Hello and welcome! Yes, you’re quite right – it is kind of a long title but, since May 2017’s WannaCry (Wanna Decryptor, .wncry) ransomware attack infected 200,000 computers worldwide, including the UK’s National Health Service and the Russian Interior Ministry, there’s a lot to think about.
To pay or not to pay, that is the question…
The dilemma whether “to pay or not to pay ” ransomware hackers has become the security network industry geek’s most polarizing question since “backup or archive” or the ending of Lost!
Picture the scene… It’s Friday, you sit at your PC, bleary-eyed the morning after the night before too many Budweisers or Pinot Grigios and all-you-can-eat buffalo wings from Big Wang’s Fun Sports Bar. You fire up your machine, open Outlook, read a frankly bizarre e-mail from Gary – one of the other parents from Little League – but stop short of double-clicking the attachment.
Well done! Despite your fuzzy head, you just stopped a malware attack. You are Jack Bauer defusing a bomb with two seconds to spare. Go, you!
Only, you would have, if ransomware wasn’t getting sneakier by the day… WannaCry ( WannaCrypt, WCrypt, Wanacrypt0r, Wanna Decryptor, .wncry) encrypted more than 200,000 computers in more than 150 countries.
This isn’t 2015. Nor is it CryptoWall . Outbreaks like WannaCry no longer need you to open nefarious phishing attachments because someone else on your network can do that for you!
Just four employees most likely brought down Britain’s NHS, The Russian Interior Ministry, Spain’s Telef ó nica and Germany’s Deutsche Bahn railway network as their vulnerable public-facing SMB ports were hunted down by the (alleged) NSA-leaked EternalBlue and DoublePulsar exploits.
Think of it like this – the worm and malware combo patrols the Internet like Somali pirates patrol the high seas on the look-out for the most vulnerable Captain Phillips-piloted ships. They hijack the easiest-to-board ship and turn the crew into more pirates to spread the outbreak to everyone every other ship surrounding The Horn of Africa. The result is brutal. Your life flashes before your eyes and begin sobbing uncontrollably, like Tom Hanks in every movie he’s ever been in because every single file on your machine is encrypted. You’re unemployable because you can’t do any work, your partner’s about to divorce you because you lost your wedding video and every photograph of your children since they were born.
Every vacation video – gone.
Your music – gone.
Your movies – gone.
The screenplay you’ve been slaving over for twelve years – gone. All replaced by one devilish, flashing popup window saying: Your files are encrypted. To unlock, pay $300 within 72 hours.
The Ronald Reagan part of your brain insists you will never give in to what is essentially a cyber-terrorism protection racket. Your heart says pay up and you can get on with your life… it’s a hard enough dilemma even if you could be sure you’d get your files back, but there’s no guarantee you will, even if you pay.
Not to mention the fact that you’d be funding criminals and making them more likely to attack others… plus, who knows where that money could end up, you could honest-to-God, actually be funding terrorism.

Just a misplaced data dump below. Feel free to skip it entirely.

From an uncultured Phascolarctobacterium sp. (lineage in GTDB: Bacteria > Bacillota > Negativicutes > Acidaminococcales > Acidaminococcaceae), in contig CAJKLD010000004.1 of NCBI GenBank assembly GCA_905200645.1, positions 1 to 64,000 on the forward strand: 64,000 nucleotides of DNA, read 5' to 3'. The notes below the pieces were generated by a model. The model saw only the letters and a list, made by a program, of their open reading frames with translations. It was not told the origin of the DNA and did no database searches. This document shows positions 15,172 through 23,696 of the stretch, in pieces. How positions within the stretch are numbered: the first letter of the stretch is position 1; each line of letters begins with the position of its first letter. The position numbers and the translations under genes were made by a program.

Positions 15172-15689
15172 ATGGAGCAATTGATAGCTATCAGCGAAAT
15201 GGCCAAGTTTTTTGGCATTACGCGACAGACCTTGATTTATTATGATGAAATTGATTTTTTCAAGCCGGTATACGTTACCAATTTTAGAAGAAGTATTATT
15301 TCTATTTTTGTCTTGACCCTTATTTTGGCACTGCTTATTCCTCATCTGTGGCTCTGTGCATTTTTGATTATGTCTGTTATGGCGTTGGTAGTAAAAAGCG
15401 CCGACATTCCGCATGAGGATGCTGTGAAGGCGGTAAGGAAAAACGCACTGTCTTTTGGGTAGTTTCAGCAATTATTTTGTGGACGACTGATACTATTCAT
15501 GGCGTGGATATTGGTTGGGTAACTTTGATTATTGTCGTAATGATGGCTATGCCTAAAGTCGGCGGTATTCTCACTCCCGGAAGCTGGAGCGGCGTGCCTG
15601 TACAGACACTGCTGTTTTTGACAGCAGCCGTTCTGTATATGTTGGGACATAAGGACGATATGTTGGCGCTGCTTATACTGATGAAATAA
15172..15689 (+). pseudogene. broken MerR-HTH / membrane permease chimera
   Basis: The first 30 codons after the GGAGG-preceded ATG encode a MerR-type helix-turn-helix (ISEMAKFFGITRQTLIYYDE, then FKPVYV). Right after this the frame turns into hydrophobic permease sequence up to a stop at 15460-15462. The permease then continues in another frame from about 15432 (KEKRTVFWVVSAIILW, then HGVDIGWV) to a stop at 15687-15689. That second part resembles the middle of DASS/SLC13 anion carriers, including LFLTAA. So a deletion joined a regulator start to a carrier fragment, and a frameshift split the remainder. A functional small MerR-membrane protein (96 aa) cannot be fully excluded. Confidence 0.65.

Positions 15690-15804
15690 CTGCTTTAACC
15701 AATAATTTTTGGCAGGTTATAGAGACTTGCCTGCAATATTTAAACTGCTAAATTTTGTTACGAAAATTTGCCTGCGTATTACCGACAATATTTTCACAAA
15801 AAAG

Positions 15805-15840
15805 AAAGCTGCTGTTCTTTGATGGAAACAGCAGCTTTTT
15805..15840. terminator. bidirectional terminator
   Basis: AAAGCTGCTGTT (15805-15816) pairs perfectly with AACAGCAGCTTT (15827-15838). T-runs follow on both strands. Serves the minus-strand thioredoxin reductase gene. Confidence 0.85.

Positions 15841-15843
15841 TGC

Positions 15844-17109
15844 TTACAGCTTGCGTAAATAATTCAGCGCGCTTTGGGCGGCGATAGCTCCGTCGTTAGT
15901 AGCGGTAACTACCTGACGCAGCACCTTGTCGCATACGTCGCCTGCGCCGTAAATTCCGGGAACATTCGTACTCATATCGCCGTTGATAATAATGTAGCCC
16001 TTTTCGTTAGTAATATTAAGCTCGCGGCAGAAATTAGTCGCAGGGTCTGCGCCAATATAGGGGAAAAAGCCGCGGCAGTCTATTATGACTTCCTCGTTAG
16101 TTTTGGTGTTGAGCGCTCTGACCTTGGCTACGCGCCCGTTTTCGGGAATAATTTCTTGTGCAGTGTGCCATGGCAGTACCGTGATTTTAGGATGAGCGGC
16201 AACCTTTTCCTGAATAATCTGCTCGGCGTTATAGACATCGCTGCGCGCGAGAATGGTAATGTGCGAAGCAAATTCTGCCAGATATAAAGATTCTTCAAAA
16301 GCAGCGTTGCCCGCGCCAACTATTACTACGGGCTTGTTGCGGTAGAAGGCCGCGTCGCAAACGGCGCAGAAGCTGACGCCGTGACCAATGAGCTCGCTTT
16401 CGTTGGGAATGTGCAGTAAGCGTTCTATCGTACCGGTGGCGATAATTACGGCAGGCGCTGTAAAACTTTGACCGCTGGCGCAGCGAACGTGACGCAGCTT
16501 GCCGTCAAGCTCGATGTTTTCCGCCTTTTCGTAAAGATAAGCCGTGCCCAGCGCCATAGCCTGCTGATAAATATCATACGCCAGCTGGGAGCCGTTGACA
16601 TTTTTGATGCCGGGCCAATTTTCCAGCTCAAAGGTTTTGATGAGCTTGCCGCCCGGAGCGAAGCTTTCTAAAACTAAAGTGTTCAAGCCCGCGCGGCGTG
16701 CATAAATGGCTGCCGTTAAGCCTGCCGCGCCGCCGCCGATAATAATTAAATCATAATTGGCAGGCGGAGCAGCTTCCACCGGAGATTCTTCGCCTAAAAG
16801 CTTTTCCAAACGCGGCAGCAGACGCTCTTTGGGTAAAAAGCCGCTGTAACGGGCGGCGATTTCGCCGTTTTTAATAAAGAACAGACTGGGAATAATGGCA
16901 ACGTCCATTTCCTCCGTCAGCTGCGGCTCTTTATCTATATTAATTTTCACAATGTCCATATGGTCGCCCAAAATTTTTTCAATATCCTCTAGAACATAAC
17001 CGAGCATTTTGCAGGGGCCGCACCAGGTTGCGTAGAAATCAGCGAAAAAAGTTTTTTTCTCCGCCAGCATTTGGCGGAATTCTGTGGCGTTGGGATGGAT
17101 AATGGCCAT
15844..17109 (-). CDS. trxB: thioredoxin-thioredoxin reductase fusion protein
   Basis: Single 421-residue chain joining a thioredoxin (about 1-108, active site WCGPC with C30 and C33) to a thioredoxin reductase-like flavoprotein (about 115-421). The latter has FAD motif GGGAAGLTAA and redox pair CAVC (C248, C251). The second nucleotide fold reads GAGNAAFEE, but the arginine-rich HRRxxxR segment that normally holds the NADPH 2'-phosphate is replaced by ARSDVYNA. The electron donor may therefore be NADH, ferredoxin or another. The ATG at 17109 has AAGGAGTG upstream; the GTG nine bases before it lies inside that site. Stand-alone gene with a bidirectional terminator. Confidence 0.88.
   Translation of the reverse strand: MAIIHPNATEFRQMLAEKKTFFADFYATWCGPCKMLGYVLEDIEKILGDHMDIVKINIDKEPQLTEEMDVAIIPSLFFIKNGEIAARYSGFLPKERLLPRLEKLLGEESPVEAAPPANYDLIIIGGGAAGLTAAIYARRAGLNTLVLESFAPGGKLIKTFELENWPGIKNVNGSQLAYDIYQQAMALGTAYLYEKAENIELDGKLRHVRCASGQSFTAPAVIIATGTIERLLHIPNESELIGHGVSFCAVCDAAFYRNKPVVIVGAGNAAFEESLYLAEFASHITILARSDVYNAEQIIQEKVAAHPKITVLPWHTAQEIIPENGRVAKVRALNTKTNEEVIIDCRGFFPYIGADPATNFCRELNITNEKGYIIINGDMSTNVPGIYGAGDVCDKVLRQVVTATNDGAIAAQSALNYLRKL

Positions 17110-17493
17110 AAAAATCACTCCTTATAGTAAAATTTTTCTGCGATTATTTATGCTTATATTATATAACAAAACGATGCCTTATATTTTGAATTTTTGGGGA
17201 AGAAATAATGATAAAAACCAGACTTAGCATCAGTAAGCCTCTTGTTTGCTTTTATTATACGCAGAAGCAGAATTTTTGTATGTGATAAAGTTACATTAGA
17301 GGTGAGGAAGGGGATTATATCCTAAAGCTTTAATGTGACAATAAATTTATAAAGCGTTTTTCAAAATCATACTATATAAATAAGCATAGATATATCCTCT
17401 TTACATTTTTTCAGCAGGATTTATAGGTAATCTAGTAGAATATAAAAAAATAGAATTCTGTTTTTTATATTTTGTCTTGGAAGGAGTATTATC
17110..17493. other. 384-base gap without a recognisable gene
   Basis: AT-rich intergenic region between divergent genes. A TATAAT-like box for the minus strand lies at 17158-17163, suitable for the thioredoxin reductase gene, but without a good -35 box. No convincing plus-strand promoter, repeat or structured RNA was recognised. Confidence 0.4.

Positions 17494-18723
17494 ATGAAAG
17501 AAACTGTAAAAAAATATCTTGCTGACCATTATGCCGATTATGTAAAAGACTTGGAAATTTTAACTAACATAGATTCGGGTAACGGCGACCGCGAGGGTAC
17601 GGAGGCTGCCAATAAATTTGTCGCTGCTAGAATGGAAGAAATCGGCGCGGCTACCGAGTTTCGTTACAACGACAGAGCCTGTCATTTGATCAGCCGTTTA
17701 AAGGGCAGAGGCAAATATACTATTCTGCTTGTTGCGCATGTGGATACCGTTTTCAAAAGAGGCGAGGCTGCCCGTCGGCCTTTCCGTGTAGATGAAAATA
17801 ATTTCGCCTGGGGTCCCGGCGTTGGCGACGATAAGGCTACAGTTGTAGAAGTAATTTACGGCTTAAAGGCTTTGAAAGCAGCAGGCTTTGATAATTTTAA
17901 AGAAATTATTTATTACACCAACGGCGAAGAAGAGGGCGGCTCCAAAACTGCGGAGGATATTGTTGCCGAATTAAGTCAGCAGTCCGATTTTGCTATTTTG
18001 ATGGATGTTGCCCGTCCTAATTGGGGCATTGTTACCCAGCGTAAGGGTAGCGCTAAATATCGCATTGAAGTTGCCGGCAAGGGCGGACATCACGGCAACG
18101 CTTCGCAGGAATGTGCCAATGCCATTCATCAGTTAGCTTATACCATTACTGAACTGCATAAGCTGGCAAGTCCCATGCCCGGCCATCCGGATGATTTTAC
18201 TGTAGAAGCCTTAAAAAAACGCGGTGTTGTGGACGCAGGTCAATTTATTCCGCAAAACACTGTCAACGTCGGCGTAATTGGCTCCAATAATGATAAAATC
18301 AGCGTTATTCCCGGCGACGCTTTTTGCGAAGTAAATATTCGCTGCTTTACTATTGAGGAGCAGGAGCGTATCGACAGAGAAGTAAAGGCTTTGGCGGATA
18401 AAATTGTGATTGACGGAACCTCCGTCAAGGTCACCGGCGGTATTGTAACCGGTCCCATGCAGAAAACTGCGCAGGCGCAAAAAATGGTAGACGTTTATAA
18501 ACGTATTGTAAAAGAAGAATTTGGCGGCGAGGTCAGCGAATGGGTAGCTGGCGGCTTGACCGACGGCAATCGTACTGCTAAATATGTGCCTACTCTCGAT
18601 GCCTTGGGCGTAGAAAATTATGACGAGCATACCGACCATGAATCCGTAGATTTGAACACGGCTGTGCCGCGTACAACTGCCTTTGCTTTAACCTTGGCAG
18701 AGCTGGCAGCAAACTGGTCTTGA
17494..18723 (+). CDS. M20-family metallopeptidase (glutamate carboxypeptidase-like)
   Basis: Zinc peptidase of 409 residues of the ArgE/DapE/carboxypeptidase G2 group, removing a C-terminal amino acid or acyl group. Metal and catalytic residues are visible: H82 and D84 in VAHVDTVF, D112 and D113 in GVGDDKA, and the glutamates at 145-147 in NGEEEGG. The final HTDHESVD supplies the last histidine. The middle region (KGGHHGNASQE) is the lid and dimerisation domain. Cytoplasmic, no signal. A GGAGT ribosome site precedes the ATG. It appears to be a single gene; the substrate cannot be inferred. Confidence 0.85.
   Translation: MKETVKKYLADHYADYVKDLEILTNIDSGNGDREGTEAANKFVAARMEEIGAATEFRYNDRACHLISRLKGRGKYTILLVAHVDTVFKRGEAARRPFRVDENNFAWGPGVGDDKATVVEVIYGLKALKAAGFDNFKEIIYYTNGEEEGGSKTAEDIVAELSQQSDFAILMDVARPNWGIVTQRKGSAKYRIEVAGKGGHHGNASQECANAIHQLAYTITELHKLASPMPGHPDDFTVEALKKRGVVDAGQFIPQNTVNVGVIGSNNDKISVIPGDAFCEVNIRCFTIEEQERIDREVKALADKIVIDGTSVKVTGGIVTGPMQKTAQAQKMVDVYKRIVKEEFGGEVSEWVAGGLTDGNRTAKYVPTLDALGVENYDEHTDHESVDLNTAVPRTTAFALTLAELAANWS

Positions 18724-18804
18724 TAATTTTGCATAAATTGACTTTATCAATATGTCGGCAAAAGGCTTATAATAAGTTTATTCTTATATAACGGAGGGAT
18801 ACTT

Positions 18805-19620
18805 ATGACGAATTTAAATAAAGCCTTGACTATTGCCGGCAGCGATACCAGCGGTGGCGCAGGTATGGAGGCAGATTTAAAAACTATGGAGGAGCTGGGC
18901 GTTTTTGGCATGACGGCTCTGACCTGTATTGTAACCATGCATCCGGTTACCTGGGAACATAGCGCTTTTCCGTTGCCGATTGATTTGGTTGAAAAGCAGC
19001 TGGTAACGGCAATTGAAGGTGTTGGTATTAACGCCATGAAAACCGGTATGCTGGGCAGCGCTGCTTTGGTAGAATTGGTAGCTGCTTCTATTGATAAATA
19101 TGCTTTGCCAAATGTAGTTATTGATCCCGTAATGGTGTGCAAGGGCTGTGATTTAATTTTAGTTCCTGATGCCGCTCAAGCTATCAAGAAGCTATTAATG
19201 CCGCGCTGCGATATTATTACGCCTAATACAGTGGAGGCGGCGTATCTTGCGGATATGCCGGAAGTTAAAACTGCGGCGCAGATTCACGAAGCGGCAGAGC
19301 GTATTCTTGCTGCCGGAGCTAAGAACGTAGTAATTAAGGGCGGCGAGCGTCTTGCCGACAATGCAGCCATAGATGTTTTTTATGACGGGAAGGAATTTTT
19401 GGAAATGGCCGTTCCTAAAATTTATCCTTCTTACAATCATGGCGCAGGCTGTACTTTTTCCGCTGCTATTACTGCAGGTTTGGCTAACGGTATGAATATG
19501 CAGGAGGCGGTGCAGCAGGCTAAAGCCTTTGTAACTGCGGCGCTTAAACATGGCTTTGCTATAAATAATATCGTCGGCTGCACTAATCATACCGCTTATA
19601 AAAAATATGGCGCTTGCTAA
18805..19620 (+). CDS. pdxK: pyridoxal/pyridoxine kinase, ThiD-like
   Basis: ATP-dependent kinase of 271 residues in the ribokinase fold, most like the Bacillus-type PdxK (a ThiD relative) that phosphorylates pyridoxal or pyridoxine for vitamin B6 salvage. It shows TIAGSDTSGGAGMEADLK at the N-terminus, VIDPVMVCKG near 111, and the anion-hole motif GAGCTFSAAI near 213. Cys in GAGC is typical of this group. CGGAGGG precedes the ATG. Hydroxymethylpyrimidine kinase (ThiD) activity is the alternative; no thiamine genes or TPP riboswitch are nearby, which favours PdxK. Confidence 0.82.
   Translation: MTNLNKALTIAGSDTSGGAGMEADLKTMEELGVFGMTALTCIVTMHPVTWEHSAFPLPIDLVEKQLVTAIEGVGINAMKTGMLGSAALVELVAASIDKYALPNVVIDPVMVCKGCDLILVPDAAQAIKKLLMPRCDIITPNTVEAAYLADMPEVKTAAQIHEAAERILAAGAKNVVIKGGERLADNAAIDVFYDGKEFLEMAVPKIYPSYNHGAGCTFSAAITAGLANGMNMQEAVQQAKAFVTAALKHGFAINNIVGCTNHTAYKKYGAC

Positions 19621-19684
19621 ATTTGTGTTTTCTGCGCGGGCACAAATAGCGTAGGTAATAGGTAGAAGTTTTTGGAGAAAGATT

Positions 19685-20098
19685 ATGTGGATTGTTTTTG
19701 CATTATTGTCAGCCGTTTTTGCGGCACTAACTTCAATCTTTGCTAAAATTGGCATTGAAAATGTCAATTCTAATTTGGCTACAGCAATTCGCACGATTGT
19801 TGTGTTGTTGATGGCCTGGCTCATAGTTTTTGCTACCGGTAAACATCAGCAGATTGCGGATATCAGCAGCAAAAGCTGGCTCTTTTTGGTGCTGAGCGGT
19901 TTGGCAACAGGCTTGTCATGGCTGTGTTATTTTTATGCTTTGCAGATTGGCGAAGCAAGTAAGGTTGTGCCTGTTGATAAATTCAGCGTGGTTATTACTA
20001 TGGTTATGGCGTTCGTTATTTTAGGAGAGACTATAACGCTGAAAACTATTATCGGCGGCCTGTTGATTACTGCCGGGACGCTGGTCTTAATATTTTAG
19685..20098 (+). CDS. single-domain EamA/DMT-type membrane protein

Even with that in mind, according to a recent Carbon Black survey , a surprisingly high 52% of consumers said they would pay a ransom of up to $500 to unlock their files. Should I pay ransomware? What do the experts advise? Well, non-industry people are citing a quote saying even the FBI advise to give in to blackmail and pay up. In fairness, the quote, which says “The ransomware is that good… to be honest, we often advise people just to pay the ransom.” is not The Bureau’s official line and came from one agent at the Cyber and Counterintelligence Program’s Boston office. It also seems to have been taken out of context, but it doesn’t exactly make your decision any easier, does it?
A quick trawl of the Internet suggests most experts categorically state NO, DON’T PAY but then (such is the “pay up or walk away” nature of the beast) include a caveat suggesting only to pay up as a last resort.
The depressing fact of the matter is there is no real answer. It really is up to you to decide. Perhaps more worryingly is the news is that ransomware attacks are on the increase. Deloitte estimates an increase from 1,000 a day in 2015 to 4,000 a day in 2016 and you can expect those figures to rise exponentially. In the twelve months before WannaCry, Australian organisations had experienced at least one ransomware incident. 57% paid the ransom but almost one-third that paid did not recover their files.
Prevention rather than reaction…
The best advice is to not leave yourself open to attack in the first place: make sure you have a kick-ass cybersecurity program with real-time protection and backup regularly, if not daily.
A cynic might say that Microsoft should not release products with weaknesses, while heroes and traitors (depending on which way you swing) would say:
Microsoft had released a software update which would have protected many from Wannacry , but millions of customers had simply not installed the patch, so pay attention to
those annoying security update windows…